It's 2019, how hard is it to not be sexist?
Well, apparently for the person writing the review for Debbie Harry's memoir, Face It, it was an impossible task.
The Washington Post tweeted its review of Harry's memoir with the caption:
"Review: In her memoir, Debbie Harry proves she's more than just a pretty blonde in tight pants."
Sorry, what now?
And if you thought that was rough, imagine clicking on the piece to find this opening it:
"Even if Debbie Harry, of the band Blondie, isn't to your taste — her voice too thin, her sexiness too blatant, her music too smooth — you can't dismiss certain truths about her."
Her sexiness too blatant.
Hey Debbie Harry what are you going to do with all that blatant sexiness? Where are you going to put that? Oh who cares about your music when you have blatant sexiness on display?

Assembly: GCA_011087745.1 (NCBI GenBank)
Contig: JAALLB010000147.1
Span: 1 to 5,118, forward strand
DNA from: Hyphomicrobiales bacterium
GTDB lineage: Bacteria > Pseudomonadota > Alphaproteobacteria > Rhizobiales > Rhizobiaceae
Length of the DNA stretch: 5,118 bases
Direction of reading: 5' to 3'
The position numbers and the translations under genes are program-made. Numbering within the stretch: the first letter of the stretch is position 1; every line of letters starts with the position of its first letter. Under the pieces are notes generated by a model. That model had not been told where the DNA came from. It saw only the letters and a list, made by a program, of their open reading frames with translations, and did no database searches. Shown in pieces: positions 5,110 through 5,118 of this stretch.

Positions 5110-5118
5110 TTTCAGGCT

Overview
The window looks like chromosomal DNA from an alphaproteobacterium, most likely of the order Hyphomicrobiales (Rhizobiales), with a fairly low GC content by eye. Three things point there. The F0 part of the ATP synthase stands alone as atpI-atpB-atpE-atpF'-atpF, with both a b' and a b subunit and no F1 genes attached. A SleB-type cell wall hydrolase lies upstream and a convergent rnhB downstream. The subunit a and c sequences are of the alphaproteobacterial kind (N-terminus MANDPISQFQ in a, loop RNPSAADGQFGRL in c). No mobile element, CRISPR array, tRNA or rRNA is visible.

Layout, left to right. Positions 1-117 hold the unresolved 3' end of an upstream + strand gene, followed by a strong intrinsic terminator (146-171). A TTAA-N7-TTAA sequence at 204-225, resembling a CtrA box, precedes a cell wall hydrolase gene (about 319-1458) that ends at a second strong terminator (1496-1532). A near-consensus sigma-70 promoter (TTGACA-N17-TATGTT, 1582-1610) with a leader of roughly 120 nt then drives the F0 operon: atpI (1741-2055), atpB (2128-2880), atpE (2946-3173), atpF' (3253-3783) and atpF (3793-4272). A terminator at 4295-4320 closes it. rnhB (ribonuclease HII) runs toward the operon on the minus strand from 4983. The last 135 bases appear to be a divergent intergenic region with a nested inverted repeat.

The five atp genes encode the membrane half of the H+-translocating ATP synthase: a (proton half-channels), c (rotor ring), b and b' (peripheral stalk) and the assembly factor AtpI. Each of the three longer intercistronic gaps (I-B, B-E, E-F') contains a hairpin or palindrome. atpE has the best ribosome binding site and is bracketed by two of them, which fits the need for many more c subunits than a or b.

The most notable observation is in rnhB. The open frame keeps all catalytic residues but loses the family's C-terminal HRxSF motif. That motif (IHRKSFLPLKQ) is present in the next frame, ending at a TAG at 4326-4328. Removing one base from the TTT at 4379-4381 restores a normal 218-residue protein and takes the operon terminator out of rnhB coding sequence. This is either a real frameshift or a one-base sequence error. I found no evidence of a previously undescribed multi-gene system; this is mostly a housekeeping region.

Harry's legacy as one of the most influential rock musicians in the twentieth century has been reduced to a "thin voice," "blatant sexiness" and "smooth music," suggesting that this male reviewer has never even heard of Debbie Harry at all.
The internet is absolutely losing it at this misogynist nonsense.
They spared no expense or disgust in calling out The Washington Post's sexism.
The Washington Post has since revamped the headline and "apologized" for the sexist review.
But we are accepting only changed behavior in 2019, not just apologies.
In 2020, we want nobody to have to be told when they are being sexist, right?
It's not rocket surgery, guys.
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